Thursday, March 29, 2012

“They Use Women As Men And Use Men As Animals” In Foxconn’s Apple Factories

You have to live in a bubble (outsourcing your thinking to politicians who tell you how wonderful your life is and how fortunate you are, or consumed with your own narcissistic selfishness) to not question or be concerned over the conditions that people toil under in communist China and other slave labor pools for American corporate capitalism.   But, then it’s easy for the self to make everything the responsibility of someone else.  The self loves to outsource its responsibilities;  part of the self’s endless rationalizations and self-deceit about its very existence.  It’s not my problem. 

Let’s see.  You work in an Foxconn Apple factory.  You have to work when they tell you to.  Even on a moments notice.  You work on average ten hours a day.  That includes oftentimes awoken in the middle of the night to head over to the factory for an  urgent rush for Steve Jobs.  Well, now for Tim Cook.  You live in corporate-owned housing.  You buy most of your food at the corporate cafeteria.  If you say anything to anyone about your working conditions, you are told that you will be criminally-liable.  And you make less than $1 an hour that the company takes back through your daily needs of sustenance.  Even if you could keep your earnings, it would take you half a year of earnings to buy a mid-priced iPad.  

That sounds like the effing bomb!  Sign me up to work for the proletariat state and one of its greatest success stories, Apple.  What if this was your daughter?  Is this the kind of world you want for her?

Some say this isn’t capitalism.  Well, is surely isn’t capitalism in the way that most people including myself would like to define it.  But, make no mistake, it is capitalism.   Throughout capitalism’s history, this has been the rule rather than the exception.  Because throughout most of history, democracy and human rights were never to be toiled over or worried about in its construction.  Even in the United States.  Ahem.  Correction.  Especially in the United States.  Capitalism’s basis premise of concern first for the self is flawed as a democratic economic model.   Especially when applied to corporate capitalism.  This construct therefore  needs to be regulated.  There are very easy fixes for this.  Painful for the status quo.  But very easy.  We could take thousands and thousands of pages of red tape out of the regulatory code and replace it with ten lines of code.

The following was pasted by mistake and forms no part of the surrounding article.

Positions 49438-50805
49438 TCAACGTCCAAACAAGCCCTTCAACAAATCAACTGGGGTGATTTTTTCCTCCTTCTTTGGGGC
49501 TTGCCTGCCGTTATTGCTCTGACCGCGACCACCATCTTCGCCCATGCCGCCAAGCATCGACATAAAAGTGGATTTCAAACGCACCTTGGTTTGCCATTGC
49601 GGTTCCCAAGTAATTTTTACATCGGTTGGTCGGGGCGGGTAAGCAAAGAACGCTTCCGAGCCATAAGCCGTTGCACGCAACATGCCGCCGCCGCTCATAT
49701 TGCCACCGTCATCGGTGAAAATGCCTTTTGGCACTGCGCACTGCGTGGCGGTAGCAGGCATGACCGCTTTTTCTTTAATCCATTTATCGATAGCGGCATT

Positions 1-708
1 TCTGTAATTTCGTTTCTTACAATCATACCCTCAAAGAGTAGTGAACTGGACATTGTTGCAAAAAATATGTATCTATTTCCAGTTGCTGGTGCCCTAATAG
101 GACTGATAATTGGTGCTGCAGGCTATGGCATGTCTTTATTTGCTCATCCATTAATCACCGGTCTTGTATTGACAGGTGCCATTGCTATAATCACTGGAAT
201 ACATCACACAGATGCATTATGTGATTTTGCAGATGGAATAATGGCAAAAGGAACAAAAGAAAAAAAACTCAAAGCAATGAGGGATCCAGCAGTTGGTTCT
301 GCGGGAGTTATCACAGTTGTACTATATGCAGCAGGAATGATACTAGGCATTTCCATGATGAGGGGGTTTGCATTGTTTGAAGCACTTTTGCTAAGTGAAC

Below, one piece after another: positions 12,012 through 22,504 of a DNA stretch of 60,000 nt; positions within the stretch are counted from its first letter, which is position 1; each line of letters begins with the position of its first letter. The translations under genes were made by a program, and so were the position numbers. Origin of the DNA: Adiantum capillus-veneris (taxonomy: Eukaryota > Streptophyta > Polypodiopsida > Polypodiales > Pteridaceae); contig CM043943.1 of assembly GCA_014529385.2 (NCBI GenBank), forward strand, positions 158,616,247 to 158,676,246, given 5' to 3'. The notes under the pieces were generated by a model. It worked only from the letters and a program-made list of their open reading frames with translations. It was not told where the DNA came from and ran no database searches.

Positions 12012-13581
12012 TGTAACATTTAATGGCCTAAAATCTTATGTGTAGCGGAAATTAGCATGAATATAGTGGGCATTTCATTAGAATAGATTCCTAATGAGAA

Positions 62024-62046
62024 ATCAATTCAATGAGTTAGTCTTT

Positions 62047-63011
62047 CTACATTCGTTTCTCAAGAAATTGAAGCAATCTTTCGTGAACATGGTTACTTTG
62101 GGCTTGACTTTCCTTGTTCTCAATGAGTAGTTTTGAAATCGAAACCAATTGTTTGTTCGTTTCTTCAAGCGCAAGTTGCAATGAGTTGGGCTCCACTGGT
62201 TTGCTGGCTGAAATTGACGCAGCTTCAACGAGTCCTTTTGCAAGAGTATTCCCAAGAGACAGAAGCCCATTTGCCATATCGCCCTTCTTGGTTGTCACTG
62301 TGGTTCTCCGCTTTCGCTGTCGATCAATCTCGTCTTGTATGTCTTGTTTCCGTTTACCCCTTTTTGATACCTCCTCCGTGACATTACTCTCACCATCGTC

Capitalism’s roots and most of its history are, in fact, in slave labor and economic predation.   Today, politicians call that a Right to Work state and free trade.   Obviously Right to Work and free trade are cleansed political propaganda that goes down much easier than you have no rights at work.  Or, even you have no economic rights.  Democracy in capitalism?  Pshaw! 

The world doesn’t need to be this way.  And neither does a merit and market-based economy.  It’s that way because we allow a very few to define it that way.   Oftentimes we fight to defend it to be this way as propaganda encourages us to believe any other way would ruin that cozy little world we exist in. 

Story and video interview here.

posted by TimingLogic at 6:02 PM

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